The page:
Montréal, April 11, 2012 — A personal encounter with the artists and artistic movements that have defined the development of abstraction since the 1940s in Québec and across Canada: that’s what is in store for visitors to the exhibition A Matter of Abstraction, on view at the Musée d’art contemporain de Montréal starting April 12, 2012. Following a chronological and thematic approach, the exhibition showcases key works from the museum’s Permanent Collection, which today form a priceless public heritage. The presentation of A Matter of Abstraction was made possible by a substantial grant from Québec’s Ministère de la Culture, des Communications et de la Condition féminine under its program of support for permanent exhibitions. This major exhibition will run until March 2016. After Place à la magie, it is the second permanent exhibition since 1992 of works from the MAC Collection.
110 works, 60 artists, 7 decades
The broad overview provided by the exhibition covers the period from 1940 to 2010, in a display of 110 pieces produced by 60 artists. This multidisciplinary selection encompasses painting, drawing, video and sculpture, with particular emphasis on Québec works in the Collection.
A Matter of Abstraction is laid out in a series of groupings, the first of which features works by Borduas and Riopelle, which are clearly indispensable. The circuit continues with a space devoted to pieces by the Automatists, including Fernand Leduc, Pierre Gauvreau, Jean-Paul Mousseau, Claude Gauvreau, Marcel Barbeau and Marcelle Ferron. In the next section, we learn how the Early Plasticians¾Jauran, Louis Belzile, Fernand Toupin and Jean-Paul Jérôme, as well as Guido Molinari, Claude Tousignant and Fernand Leduc¾developed an abstract, geometric visual language during the 1950s and 1960s. Further on, we explore the marriage of gestural expression and structural dynamics as represented in the works of artists like Yves Gaucher, Charles Gagnon, Jacques Hurtubise and Jean McEwen. Nearby, sculptures by artists such as Armand Vaillancourt, Robert Roussil, Françoise Sullivan, Peter Gnass, Henry Saxe and Roland Poulin reveal different forms of abstraction. To conclude, A Matter of Abstraction presents works by new generations of artists who have been motivated and inspired by the search for abstraction, among them Christian Kiopini, Richard Mill, Louis Comtois, Stéphane La Rue and Francine Savard.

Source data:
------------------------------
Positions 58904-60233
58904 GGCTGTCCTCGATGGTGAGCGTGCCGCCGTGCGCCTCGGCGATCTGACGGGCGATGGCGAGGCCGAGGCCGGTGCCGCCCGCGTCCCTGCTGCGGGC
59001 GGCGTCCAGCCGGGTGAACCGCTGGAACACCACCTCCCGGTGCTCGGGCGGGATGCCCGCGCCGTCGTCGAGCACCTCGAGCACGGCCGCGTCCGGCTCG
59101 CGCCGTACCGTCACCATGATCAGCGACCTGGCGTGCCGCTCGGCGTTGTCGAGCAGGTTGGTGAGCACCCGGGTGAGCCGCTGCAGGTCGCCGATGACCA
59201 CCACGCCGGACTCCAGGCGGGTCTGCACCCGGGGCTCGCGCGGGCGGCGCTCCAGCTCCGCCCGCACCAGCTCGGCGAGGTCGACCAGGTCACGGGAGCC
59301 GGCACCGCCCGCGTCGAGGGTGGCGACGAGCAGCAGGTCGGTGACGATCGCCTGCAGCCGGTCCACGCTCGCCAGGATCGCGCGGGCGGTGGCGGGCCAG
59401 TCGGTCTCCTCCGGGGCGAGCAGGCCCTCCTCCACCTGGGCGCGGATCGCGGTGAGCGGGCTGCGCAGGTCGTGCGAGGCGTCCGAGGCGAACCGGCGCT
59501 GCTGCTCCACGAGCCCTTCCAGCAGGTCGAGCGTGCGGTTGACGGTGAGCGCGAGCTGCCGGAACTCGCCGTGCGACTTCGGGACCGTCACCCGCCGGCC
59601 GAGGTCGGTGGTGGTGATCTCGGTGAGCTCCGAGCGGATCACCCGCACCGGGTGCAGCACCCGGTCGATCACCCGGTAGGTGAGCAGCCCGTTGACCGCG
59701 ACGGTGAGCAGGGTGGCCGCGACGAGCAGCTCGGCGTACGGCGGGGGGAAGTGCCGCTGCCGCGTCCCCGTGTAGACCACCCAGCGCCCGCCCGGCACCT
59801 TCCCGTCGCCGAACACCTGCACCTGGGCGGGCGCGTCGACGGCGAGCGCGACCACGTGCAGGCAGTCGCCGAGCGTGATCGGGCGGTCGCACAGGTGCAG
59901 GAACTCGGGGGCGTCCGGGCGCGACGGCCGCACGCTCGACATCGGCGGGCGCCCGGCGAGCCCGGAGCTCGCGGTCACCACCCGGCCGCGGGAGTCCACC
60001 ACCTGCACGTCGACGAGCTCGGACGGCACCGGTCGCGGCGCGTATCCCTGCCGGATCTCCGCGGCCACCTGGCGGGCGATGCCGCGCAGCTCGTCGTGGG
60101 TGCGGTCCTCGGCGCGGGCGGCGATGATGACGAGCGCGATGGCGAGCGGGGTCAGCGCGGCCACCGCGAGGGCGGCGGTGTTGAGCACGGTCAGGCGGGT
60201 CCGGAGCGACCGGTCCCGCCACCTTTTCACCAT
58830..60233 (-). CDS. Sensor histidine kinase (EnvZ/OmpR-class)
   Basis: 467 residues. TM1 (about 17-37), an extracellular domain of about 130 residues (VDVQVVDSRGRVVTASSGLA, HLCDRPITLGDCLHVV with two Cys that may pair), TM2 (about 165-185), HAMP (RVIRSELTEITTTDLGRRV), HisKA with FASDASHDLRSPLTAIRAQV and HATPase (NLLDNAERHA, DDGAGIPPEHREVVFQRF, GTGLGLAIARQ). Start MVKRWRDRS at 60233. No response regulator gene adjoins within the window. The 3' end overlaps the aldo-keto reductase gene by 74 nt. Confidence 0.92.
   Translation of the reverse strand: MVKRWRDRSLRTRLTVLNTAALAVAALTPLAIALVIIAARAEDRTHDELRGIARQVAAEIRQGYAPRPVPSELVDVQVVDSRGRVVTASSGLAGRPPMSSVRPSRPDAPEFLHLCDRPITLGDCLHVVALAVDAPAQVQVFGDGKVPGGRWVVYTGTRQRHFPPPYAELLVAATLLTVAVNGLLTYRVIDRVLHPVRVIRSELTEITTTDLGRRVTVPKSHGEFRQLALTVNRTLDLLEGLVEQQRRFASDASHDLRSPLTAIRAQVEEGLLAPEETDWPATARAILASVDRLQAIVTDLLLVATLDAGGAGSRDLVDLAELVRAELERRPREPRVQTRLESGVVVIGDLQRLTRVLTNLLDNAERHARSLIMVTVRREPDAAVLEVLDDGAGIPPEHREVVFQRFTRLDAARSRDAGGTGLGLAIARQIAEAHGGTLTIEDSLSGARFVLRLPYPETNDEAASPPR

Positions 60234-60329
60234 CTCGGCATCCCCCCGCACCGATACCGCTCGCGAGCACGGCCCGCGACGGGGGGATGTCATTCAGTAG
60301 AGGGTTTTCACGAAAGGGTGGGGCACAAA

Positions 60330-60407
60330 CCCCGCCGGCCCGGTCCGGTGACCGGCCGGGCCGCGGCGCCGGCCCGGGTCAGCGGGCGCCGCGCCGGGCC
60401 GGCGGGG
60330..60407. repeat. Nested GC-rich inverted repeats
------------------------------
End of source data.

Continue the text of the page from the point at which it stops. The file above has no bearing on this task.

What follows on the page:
Throughout the run of A Matter of Abstraction, two adjacent galleries will periodically explore other, international and current, ramifications of abstraction, with temporary exhibitions under the heading On Abstraction.
Josée Bélisle, curator of the Musée Collection, is the curator of the exhibition A Matter of Abstraction and the related temporary exhibitions On Abstraction.
2013: A Year Dedicated to Abstraction
The Musée d’art contemporain de Montréal will bring out a scholarly publication next year that will include several different authors as well as essays arising out of the discussions revolving around the matter of abstraction in Québec and across Canada. This anthology-type publication will be launched at the next Max and Iris Stern International Symposium, which will be held at the MAC in March 2013. A microsite on the theme of abstraction will also be launched, allowing visitors to further enhance their knowledge of abstraction, as expressed in the remarkable Collection of the Musée d’art contemporain de Montréal.
The Musée d’art contemporain de Montréal is a provincially owned corporation funded by the Ministère de la Culture, des Communications et de la Condition féminine du Québec. It receives additional funding from the Department of Canadian Heritage and the Canada Council for the Arts. The museum gratefully acknowledges their support and that of Collection Loto-Québec, the MAC’s principal partner.
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